Time to hurry up at OPRF

This is the moment to make big strides on race, let's seize it

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By Dan Haley

Editor and Publisher

Right at the very end of Tuesday evening's blunt and searing forum on race and education at OPRF, a young woman, a freshman at the school, came to the microphone. She has attended public school in Oak Park through elementary and middle school, now high school. And in those years, she has never once had a teacher who wasn't white.

Aggressively growing the number of African American teachers had been a recurring thought through the powerful session. But it was this freshman's summary point that to me captured the intensity of this night.

"We need to hurry up," she said.

We need to hurry up.

David Stovall, a professor of educational policy and African-American studies at UIC, was the keynote speaker. And from go he was all about urgency. About the inevitability of pain that must be felt if actual cultural change is ever to move beyond talking points at the school and in Oak Park and River Forest. He was not buying Oak Park's self-satisfaction on diversity and integration. "In Oak Park you have a particular condition. … You all have a race problem. Racism is a system. Who is in and who is out. And it is reflected in the daily lives of students. … We have taught racism to be normal,' he said.

Oak Park, a town he said that prides itself on diversity, instead suffers from "historical amnesia."

Is OPRF's faculty "ready to engage?" he asked. "Not in a two-level system" of honors and everybody else, but "in an eight-level system" that takes hold of every child, that doesn't call white students' bad behavior normal teenage stuff and "non-compliance" by black students a serious disciplinary issue. That doesn't put up with black male students being shunted into special ed and "the entire fourth floor in this school that represents" that outcome.

Are white parents – they're not helicopter parents, he said, but F1 bomber parents -- anywhere near ready to acknowledge that "your kids will be alright. A world has been planned for them," while students of color absorb the body blows of a system that over generations "has taken opportunities away from them."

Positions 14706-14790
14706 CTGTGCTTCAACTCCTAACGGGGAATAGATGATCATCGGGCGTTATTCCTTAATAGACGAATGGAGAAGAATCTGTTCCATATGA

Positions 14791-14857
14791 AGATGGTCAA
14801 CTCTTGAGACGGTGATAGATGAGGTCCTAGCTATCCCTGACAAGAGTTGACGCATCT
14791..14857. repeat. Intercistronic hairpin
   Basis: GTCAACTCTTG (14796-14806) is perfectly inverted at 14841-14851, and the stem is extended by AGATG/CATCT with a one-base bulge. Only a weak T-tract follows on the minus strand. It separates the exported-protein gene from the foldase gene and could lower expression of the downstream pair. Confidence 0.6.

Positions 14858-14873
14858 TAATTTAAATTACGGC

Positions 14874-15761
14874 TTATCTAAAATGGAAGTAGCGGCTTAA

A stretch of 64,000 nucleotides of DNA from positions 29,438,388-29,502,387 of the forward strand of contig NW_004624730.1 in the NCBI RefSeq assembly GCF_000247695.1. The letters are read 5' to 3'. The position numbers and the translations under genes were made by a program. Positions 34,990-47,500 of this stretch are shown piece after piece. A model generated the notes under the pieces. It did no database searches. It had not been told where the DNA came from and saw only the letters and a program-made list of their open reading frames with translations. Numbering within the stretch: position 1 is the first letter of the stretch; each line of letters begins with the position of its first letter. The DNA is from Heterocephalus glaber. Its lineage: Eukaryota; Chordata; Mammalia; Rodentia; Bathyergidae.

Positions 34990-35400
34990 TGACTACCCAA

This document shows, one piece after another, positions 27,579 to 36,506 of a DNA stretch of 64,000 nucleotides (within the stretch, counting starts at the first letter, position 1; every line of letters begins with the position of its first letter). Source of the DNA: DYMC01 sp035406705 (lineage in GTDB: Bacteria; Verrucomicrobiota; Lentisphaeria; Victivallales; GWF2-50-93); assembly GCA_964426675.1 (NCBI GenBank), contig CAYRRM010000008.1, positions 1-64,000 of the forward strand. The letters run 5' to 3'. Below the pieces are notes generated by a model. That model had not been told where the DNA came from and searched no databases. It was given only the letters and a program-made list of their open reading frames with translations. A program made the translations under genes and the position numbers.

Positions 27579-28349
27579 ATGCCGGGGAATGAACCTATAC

Are whites in Oak Park and River Forest ready to get past their "white fragility because the conversation is going to get tough," Stovall asked.

Is this school district, led by elected board members and administrators, ready to use "a word that becomes fearful" to school districts, that ruptures the norm. "Redistribution."  

Redistribution of resources, of energy, of unwavering commitment.

"You all got hell of resources," said Stovall. "That's not the issue. But do they go to referrals, to athletics or to transitioning kids out of special ed? ... Is school about order and compliance or about education?"

This was not an evening for the timid. "Fighting racism is unsettling the norm. You need to make a decision to engage in a long journey," said Stovall.

For the 300 people in the South Cafeteria – students, parents, faculty, community members, school board members and administrators – the decision is made. Each person who spoke, board president, keynoter, four articulate students on a panel, the line of commenters, the superintendent, were fundamentally aligned. There is a profound institutional racism at work at OPRF. It is baked into the system. And it allows a culture the student panelists identified as a whole series of "micro-aggressions" from casual racist comments in hallways to dismally insensitive responses from teachers to balled up messages and expectations sent to black students.